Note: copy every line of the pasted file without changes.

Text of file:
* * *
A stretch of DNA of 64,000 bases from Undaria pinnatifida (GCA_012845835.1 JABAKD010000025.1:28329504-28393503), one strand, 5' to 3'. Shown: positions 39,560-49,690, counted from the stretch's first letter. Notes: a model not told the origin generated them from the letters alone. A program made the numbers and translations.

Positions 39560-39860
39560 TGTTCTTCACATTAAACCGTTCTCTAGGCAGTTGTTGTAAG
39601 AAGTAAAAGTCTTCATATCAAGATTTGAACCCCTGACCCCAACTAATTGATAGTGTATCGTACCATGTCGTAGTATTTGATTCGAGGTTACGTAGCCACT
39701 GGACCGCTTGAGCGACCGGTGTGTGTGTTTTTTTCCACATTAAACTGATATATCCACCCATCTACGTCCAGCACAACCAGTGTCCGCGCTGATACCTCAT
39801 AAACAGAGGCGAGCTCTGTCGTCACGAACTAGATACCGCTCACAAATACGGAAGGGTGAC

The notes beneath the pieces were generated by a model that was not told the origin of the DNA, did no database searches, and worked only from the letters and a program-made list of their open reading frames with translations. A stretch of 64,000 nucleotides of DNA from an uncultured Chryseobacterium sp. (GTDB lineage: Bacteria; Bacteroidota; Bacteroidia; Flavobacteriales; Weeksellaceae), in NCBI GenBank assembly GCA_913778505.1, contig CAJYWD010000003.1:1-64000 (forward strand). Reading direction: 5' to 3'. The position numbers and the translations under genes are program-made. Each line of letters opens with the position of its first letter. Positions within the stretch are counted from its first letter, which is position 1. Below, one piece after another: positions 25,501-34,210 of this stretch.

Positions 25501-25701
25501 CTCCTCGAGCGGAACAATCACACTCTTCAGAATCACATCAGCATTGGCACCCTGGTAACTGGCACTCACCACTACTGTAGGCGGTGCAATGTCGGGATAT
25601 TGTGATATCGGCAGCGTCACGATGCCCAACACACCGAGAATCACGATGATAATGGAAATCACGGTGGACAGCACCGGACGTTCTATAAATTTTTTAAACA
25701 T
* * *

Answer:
A stretch of DNA of 64,000 bases from Undaria pinnatifida (GCA_012845835.1 JABAKD010000025.1:28329504-28393503), one strand, 5' to 3'. Shown: positions 39,560-49,690, counted from the stretch's first letter. Notes: a model not told the origin generated them from the letters alone. A program made the numbers and translations.

Positions 39560-39860
39560 TGTTCTTCACATTAAACCGTTCTCTAGGCAGTTGTTGTAAG
39601 AAGTAAAAGTCTTCATATCAAGATTTGAACCCCTGACCCCAACTAATTGATAGTGTATCGTACCATGTCGTAGTATTTGATTCGAGGTTACGTAGCCACT
39701 GGACCGCTTGAGCGACCGGTGTGTGTGTTTTTTTCCACATTAAACTGATATATCCACCCATCTACGTCCAGCACAACCAGTGTCCGCGCTGATACCTCAT
39801 AAACAGAGGCGAGCTCTGTCGTCACGAACTAGATACCGCTCACAAATACGGAAGGGTGAC

The notes beneath the pieces were generated by a model that was not told the origin of the DNA, did no database searches, and worked only from the letters and a program-made list of their open reading frames with translations. A stretch of 64,000 nucleotides of DNA from an uncultured Chryseobacterium sp. (GTDB lineage: Bacteria; Bacteroidota; Bacteroidia; Flavobacteriales; Weeksellaceae), in NCBI GenBank assembly GCA_913778505.1, contig CAJYWD010000003.1:1-64000 (forward strand). Reading direction: 5' to 3'. The position numbers and the translations under genes are program-made. Each line of letters opens with the position of its first letter. Positions within the stretch are counted from its first letter, which is position 1. Below, one piece after another: positions 25,501-34,210 of this stretch.

Positions 25501-25701
25501 CTCCTCGAGCGGAACAATCACACTCTTCAGAATCACATCAGCATTGGCACCCTGGTAACTGGCACTCACCACTACTGTAGGCGGTGCAATGTCGGGATAT
25601 TGTGATATCGGCAGCGTCACGATGCCCAACACACCGAGAATCACGATGATAATGGAAATCACGGTGGACAGCACCGGACGTTCTATAAATTTTTTAAACA
25701 T